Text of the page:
While customer experience design is often associated with those in marketing or service roles, a survey of more than 1,400 IT professionals by Rackspace shows 48 per cent see CX as a bigger priority than defending against data theft or determining how they’ll use technology.
The report, ‘How Applications Impact Customer Experience,’ is based on a series of polls the Windcrest, Tex.-based provider of cloud computing products and services conducted between March and May. Those who responded were a mix of both decison-makers and application users, Rackspace said, adding that they came from companies with at least $300 million in revenue.
Perhaps not surprisingly, 94 per cent of those surveyed said they had some kind of CX initiative under way in their organization, with more than half, or 55 per cent, crediting the use of applications in particular as enhancing CX.
Other benefits of using applications included providing more availability to services, cited by 48 per cent, improving security (45 per cent), boosting engagement with products and services (41 per cent) and improving business processes (39 per cent).
While Net Promoter Score (NPS) is often one of the most-cited approaches to evaluating CX success, it came dead last in the Rackspace study, while customer satisfaction (CSAT) led the pack according to 61 per cent.
“Applications play a key role in customer experience, providing mobile accessibility, simplifying application submission, processing customer data and delivering immersive experiences,” the report’s authors wrote, adding that despite considerable awareness of the potential, many organizations struggle to execute. “Half of respondents report that it can take weeks to gain consensus before implementing technology changes, like deploying new applications or launching a transformation project.”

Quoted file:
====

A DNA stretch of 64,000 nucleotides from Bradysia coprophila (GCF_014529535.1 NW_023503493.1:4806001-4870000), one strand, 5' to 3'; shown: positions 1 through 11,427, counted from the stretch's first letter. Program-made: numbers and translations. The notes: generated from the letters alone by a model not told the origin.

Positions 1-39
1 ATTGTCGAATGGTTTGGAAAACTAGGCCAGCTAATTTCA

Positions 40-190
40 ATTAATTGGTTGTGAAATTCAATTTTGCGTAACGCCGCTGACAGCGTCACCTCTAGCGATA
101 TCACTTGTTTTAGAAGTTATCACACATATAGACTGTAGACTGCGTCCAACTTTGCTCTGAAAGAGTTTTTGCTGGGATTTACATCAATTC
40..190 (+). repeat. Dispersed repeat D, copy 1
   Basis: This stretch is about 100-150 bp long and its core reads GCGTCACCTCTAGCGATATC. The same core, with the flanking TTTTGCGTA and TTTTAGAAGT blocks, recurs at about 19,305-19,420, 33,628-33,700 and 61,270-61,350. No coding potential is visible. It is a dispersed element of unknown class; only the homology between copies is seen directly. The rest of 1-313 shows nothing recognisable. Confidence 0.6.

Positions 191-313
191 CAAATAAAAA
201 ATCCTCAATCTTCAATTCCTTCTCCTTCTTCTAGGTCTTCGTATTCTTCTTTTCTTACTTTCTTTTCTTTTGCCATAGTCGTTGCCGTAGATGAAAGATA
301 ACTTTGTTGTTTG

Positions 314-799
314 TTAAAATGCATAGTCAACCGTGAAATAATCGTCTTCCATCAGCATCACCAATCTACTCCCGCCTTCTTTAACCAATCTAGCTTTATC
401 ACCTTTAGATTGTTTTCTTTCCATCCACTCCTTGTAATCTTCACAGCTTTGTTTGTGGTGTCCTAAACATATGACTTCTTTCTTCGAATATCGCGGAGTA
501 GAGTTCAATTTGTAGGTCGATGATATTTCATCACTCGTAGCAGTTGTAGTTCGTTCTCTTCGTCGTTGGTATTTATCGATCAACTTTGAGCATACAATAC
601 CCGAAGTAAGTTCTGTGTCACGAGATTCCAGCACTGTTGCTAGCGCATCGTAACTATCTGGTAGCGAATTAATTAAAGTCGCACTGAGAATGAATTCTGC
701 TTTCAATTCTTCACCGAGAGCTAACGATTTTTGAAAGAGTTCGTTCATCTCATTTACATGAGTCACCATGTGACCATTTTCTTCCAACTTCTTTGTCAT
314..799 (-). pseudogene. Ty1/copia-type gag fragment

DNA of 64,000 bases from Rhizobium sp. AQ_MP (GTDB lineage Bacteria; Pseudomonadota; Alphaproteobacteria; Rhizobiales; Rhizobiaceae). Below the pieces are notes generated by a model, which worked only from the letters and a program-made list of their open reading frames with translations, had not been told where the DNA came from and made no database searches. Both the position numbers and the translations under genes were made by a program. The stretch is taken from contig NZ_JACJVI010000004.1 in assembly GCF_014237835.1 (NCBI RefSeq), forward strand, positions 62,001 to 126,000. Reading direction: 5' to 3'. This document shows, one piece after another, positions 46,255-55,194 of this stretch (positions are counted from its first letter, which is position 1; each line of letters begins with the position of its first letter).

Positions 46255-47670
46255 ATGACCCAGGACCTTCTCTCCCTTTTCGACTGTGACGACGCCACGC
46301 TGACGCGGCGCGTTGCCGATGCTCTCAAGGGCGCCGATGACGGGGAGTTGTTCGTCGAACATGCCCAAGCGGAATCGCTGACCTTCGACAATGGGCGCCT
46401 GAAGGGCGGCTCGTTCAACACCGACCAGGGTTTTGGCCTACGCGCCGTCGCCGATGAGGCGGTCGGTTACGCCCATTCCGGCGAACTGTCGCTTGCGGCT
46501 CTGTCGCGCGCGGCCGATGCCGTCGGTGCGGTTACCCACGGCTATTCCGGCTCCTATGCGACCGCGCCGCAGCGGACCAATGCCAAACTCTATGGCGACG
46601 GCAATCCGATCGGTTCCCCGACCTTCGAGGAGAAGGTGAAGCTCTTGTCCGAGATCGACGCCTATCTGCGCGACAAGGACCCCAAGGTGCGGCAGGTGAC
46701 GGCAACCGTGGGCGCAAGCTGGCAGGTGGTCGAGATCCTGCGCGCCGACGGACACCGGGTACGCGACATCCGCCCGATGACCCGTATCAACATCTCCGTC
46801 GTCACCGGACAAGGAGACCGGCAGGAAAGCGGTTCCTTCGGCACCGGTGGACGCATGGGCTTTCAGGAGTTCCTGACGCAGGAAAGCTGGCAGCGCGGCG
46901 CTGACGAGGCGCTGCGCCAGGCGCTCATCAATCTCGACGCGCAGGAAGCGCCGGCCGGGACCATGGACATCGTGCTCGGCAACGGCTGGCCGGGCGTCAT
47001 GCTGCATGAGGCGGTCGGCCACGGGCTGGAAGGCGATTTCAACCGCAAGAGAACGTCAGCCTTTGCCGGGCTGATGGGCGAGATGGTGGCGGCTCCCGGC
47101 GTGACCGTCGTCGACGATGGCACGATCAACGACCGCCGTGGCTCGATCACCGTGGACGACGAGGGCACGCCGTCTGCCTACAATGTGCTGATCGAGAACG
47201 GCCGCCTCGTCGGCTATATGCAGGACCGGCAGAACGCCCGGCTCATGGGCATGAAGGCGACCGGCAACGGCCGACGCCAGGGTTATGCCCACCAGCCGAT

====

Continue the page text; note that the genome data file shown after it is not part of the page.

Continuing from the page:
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The Rackspace study manages to pack in a number of stats in its slim 10 pages, but it doesn’t provide a great deal of detail on specific application strategies to improve CX.
Instead, the crux of the research seems to. be about pinpointing where the bottlenecks are in giving CX-related application projects the green light. As many CX leaders. probably already know too well, the biggest impediment is the status quo.
“Despite the push to innovate and transform, respondents are aware that the learning curves of customer experience improvements can cause friction,” the authors write. “For example, redeveloping a website for better product organization could help new users find what they’re looking for faster, while the learning curve of deciphering a new layout frustrates existing users.”
The report’s recommendations to address this challenge are so familiar as to fall a little flat: making a stronger business case, being clear on metrics and so on.
What might be helpful is some more case studies from Rackspace about specific customers who have proven the CX value of getting applications into production. There’s no doubt that many firms are taking a closer look at the digital elements of CX. Some examples of best practices in action could be even more useful than the numbers presented here.
Shane Schick tells stories that help people innovate, and to manage the change innovation brings. He is the former Editor-in-Chief of Marketing magazine and has also been Vice-President, Content & Community (Editor-in-Chief), at IT World Canada, a technology columnist with the Globe and Mail and Yahoo Canada and is the founding editor of ITBusiness.ca. Shane has been recognized for journalistic excellence by the Canadian Advanced Technology Alliance and the Canadian Online Publishing Awards.